Rod’s performance with Ronnie Wood made the day, and the trip to London, worthwhile for me. It was great to see the two of them performing together again, even it was only for a few moments, and it brought back many happy memories.
Rod Stewart Newcastle Arena 7th Dec 2005 The Great American Songbook tour
By 2000 Rod Stewart was a massive world wide star, having sold over 100 million records worldwide. In 2002 his career took a change in direction as he began to record 1930s and 1940s pop standards from the “Great American Songbook”, written by songwriters such as Irving Berlin, Cole Porter, and George and Ira Gershwin. Although this met with great popular success, giving Rod the same level of album sales as he enjoyed during the 1970s, it was also met with disappointment and dismay by those of us who still held memories of Rod the Mod and Rod the Rocker, and of those great Faces concerts. So when I decided to go along to see Rod perform some of these classics in 2005, I feared the worst. The first half of the concert was a standard Rod set (good 🙂 ), with the Great American Songbook” reserved for the latter part of the evening. So in the first part of the show we got Rod, complete with his band, playing his normal sort of stuff. There was then an interval and for the second part of the show Rod donned his tux and was accompanied by a “Palm Court” type orchestra. The show was slick, and yes I had to admit that the songs are classics and that Rod delivered them well, but it still didn’t feel right. However the “Songbook” part of the show was, in the event, only five or so songs, and it was then back to more traditional Rod (relief), some (I think) with the orchestra, and the later songs (Maggie May, Baby Jane) with the band. I spent the second part of the evening wandering around the rear of the arena, viewing the show from different vantage points. For me this was a strange event, which I still have mixed feelings about it. I enjoyed it in parts, but there were other times during the night where it just didn’t feel right.
The setlist will have been something like this (Rod varied the set from night to night)
First set: You Wear It Well; This Old Heart of Mine; Young Turks; Sweet Little Rock & Roller; Every Beat of My Heart; Tonight I’m Yours; Downtown Train; The First Cut Is the Deepest; Tonight’s the Night (Gonna Be Alright); Reason to Believe; Hot Legs; What Am I Gonna Do (I’m So in Love With You); I’m So Excited; Have I Told You Lately; You’re in My Heart.
Second set: I’ve Got My Love to Keep Me Warm (Irving Berlin); They Can’t Take That Away From Me (Gershwin); Blue Moon (Rodgers & Hart); As Time Goes By (Herman Hupfeld); A Nightingale Sang in Berkeley Square (Maschwitz & Sherwin); Pennies From Heaven (Johnson & Burke); I Don’t Want to Talk About It; It Takes Two; Twistin’ the Night Away; Having a Party; Rhythm of My Heart; Sailing; Maggie May / Gasoline Alley; Baby Jane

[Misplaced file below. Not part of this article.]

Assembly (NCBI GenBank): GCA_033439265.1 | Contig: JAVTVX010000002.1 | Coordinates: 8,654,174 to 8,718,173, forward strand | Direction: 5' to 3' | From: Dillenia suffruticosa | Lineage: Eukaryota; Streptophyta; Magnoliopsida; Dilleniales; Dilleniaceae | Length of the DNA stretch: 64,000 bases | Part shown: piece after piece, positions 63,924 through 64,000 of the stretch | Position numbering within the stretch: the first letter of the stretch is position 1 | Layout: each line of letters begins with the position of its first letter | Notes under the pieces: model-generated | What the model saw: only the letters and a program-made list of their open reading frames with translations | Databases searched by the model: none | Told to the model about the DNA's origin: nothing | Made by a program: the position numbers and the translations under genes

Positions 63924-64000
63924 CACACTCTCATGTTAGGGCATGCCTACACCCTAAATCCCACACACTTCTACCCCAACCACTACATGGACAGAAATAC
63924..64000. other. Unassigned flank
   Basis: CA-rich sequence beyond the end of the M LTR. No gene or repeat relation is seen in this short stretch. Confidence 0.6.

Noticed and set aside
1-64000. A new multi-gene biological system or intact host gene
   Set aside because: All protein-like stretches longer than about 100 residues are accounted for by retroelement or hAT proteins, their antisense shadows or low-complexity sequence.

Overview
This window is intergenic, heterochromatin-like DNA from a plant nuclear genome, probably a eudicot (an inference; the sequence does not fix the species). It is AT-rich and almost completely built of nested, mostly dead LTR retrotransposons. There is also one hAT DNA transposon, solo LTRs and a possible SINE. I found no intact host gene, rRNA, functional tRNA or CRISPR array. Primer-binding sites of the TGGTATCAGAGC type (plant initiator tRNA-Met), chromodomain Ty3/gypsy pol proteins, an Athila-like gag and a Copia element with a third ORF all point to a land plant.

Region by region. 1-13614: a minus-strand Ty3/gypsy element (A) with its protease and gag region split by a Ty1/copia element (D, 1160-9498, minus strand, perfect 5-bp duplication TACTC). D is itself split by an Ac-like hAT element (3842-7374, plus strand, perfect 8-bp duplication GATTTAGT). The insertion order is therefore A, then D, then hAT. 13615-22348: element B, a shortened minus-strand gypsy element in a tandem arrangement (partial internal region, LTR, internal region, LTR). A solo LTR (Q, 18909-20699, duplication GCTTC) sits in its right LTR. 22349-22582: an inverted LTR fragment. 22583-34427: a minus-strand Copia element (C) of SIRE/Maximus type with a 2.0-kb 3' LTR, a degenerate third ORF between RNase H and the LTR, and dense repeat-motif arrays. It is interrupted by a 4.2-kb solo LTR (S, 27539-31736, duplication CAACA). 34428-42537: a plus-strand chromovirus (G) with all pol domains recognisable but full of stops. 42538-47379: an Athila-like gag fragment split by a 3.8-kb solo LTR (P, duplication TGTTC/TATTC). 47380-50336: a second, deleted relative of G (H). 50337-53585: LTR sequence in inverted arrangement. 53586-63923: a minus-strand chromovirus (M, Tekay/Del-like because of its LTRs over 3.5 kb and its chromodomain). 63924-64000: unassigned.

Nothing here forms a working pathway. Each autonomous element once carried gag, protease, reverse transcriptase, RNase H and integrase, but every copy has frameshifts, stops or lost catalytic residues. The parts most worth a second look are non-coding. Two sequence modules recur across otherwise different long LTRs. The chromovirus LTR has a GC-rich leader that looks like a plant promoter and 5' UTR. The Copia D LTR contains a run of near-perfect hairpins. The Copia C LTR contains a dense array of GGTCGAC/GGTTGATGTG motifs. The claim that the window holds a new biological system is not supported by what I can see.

Rod Stewart Hampden Park Glasgow 3rd July 1999
Seeing Rod Stewart in concert in Glasgow is an experience; he commands a mighty following, wearing his Scottish roots with pride, and the people have certainly taken him to their hearts. This was the second time that I saw Rod playing North of the Border, this time it was in the massive newly re-opened Hampden Park stadium. Support came from The Proclaimers (great singalongs, although they played very early, as the crowd was just arriving) and Abba tribute act Bjorn Again (a strange choice for an opening act, but actually quite fun).
Rod’s arrival was greeted by a stage full of Scottish Pipers who led the massive crowd in the Flower of Scotland, flags waving everywhere: “O flower of Scotland, When will we see your like again, That fought and died for, Your wee bit hill and glen, And stood against him, Proud Edward’s army, And sent him homeward, Tae think again…….” Very patriotic and moving. And then “Ladies and Gentlemen, Please give a big Hampden roar to the only Cockney Scotsman: Rod Stewart” and he was straight into “Tonight I’m Yours”. Great stuff. I went with Marie to the concert; we spent the weekend in Glasgow and had a great time. A video of the entire concert exists on YouTube. I watched some of it last night and it brought back memories. The video claims to contain the entire concert, but only includes 10 songs: